Last summer, John Chapman was looking to offset the costs of building, in the simplest term possible, a circuit board for do-it-yourself robotics projects. He ran a one-man company website, www.cncsnap.com, but he couldn’t count on orders from it to provide him with funding.
So Chapman turned where some Lincoln entrepreneurs, entertainers and artists have started turning for cash: Kickstarter.com. The website has become a destination for independent designers and performers to pitch their products and projects since 2008.
In Lincoln, musicians such as VOTA, Buffington and The Frontier Project have turned there for help in producing albums and financing tours, for instance. The Colonel Mustard Amateur Attic Theatre Company funded last summer's production of "X-Files: The Musical" through Kickstarter.com and already has met its $2,500 goal for the upcoming performance piece, "Gods of the Prairie," after the project was featured on Kickstarter.com.
The site's archives show 14 successfully funded projects with Lincoln ties, and of the seven local projects currently being funded on Kickstarter.com, four have met financial goals ranging from $1,000 to $6,000.
Chapman, a do-it-yourself open hardware builder by hobby, was looking for comparatively small potatoes last year when he posted a video of him performing computer design work with the help of his arduino-powered stepper motor board. It was synced to a clip of Styx's "Mr. Roboto."
Chapman set a modest goal of $200 -- enough to offset shipping costs of a bulk order of boards. For a $20 pledge, Chapman would send the contributor a board. For $30, he’d upgrade it. For $40, he’d upgrade that. And for a seemingly unlikely $340 contribution, he’d give contributors whatever this means: “a complete kit CNC Machine, assembled from laser-cut parts, includes all custom hardware, precision rods, brass bearings, lead screws and nuts, rotary tool and milling bit…”
Within two weeks, Chapman learned something important: You can't stop Kickstarters from throwing money at you.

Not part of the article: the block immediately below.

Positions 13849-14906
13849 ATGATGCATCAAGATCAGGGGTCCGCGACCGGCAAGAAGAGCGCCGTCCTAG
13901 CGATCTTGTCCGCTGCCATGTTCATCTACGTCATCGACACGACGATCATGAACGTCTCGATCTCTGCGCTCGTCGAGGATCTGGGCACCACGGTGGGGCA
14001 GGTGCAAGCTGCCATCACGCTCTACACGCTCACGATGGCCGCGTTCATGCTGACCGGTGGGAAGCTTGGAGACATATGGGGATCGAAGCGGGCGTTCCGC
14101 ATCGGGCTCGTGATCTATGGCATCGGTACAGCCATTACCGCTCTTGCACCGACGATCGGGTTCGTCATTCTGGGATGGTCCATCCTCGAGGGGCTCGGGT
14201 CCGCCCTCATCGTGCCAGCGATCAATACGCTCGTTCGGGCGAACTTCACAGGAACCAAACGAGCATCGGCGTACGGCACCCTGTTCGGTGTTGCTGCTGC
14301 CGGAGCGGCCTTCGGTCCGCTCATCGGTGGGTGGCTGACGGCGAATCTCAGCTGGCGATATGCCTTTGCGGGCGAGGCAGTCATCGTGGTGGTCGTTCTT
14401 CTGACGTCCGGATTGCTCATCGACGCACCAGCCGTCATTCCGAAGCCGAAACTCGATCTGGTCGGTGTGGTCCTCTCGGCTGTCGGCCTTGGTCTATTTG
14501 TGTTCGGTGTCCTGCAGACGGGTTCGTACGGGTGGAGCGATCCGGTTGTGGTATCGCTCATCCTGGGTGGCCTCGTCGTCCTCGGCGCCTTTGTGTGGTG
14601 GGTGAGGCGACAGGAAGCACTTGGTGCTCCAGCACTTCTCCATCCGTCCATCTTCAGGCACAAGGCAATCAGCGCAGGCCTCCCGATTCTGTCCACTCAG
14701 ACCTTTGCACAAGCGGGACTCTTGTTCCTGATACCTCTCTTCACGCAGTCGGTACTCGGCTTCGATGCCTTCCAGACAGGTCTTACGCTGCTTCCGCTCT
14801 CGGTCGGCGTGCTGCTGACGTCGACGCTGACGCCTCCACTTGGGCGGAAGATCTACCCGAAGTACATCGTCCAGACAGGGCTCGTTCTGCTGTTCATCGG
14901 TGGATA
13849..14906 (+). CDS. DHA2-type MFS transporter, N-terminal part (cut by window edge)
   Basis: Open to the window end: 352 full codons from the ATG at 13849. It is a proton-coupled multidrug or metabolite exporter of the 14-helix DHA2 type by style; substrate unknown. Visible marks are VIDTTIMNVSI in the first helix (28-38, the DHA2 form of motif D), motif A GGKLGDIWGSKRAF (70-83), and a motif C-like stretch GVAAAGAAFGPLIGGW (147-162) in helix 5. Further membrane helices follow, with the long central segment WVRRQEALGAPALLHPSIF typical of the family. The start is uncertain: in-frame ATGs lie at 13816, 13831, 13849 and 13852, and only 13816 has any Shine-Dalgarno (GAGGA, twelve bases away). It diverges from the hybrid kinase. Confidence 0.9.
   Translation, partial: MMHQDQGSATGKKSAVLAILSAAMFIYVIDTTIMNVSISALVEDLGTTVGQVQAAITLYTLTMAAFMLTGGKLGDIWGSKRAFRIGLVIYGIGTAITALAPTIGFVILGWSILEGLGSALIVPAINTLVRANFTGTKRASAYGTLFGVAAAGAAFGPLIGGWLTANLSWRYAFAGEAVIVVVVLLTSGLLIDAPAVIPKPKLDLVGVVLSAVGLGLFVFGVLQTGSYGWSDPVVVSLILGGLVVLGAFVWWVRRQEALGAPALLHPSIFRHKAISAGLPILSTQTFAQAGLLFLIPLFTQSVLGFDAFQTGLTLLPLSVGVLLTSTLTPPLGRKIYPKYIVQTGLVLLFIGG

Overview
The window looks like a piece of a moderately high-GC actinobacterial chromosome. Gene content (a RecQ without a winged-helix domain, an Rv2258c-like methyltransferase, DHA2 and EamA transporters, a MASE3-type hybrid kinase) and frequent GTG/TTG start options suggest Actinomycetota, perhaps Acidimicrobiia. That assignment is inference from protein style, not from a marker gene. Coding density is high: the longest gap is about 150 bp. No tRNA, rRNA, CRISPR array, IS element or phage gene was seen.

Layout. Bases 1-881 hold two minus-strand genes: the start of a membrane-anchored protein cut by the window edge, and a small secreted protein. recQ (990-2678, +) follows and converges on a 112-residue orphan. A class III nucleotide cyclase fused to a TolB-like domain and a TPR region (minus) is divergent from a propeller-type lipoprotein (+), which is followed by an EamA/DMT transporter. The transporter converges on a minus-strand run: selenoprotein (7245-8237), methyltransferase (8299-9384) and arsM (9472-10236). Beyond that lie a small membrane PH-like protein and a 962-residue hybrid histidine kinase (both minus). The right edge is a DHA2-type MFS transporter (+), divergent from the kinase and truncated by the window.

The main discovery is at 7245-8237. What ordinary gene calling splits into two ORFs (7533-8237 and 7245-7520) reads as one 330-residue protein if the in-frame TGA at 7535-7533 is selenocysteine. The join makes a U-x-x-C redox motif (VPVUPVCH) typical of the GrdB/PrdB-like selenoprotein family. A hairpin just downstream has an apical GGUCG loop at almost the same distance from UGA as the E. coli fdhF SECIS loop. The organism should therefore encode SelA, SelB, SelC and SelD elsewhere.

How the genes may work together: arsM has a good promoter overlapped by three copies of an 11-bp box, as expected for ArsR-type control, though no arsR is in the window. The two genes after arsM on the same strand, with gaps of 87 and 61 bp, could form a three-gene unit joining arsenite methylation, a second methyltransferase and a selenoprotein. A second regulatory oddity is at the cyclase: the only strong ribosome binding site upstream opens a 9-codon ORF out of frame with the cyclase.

Fourteen people bought the $340 thing. Chapman received 3,369 percent of his requested goal -- $6,739.
“It was nuts,” said Chapman, 31. “Right after I got that funding, I started a full-time job. I had time, and then all of a sudden, life hit me all at once."
All of a sudden, the place Chapman shared with his girlfriend had to be converted into a makeshift hardware factory.
“First, I had the laser machine in the corner of the living room, and it kind of grew a little bit to the other corner of the living room,” he said.
He was ordered to move everything to the spare bedroom, but that lasted only so long.
“That worked for a little while, but then it crept back out into the living room,” he said. “It’d be perfect if I was living at my parents' house.”
He was able to send contributors the boards relatively soon after they bought them, but the complete builds continue. Chapman said he wished he had planned a little better for this, but said the good thing about Kickstarter contributors is that they seemed to be aware that they were buying a product from someone who was just starting out. While someone who ordered from his website might have started sending inquiring emails after a week or so, the Kickstarters have been pretty patient waiting for their devices, he said.
Justin Brouillette has had a similar experience on a larger scale since he and Nicholas Pajerski received $21,597 in funding for the first product they patented and designed as co-founders of Lincoln-based MAKE Collaboration, the Prop.
It’s a portable, $18 laptop stand that won the three-member judges’ award 2011 Design Showcase contest at www.apartmenttherapy.com. Pajerski came up with the idea while he and Brouillette were undergrads at the University of Nebraska-Lincoln, and they spent a few years refining it until they were ready to pay for a 700-pound stainless steel mold to pump out Props in an Omaha factory.
But first, Brouillette said, they needed seed money.
"It was a scary large number," said Brouillette, 24. "We needed $18,000 and they were 18 bucks a pop, so we needed (to sell) 1,000 of them."
On Kickstarter they found plenty of buyers, from people who wanted one to a guy in Malaysia who bought a bulk order of them to sell there.
The project was funded in late November, and Brouillette said it's taken until this month to produce, pack and ship all but a few of the Kickstarter orders. Unlike Chapman, they never had to stop taking non-Kickstarter orders at their company website, makecollab.com. And unlike Chapman, they had some key warehouse space for their products.
"It’s been like this sweatshop in my parents' basement," he said.
In retrospect, he wished they'd been further along in the development of the Prop at the time. It's just one of many lessons he learned with his first Kickstarter-funded project. He said he's shared some of the others with potential Kickstarter users who have emailed him.
“It was really fun and it’s a pretty big opportunity," he said. "This was all done while we were in (graduate) school."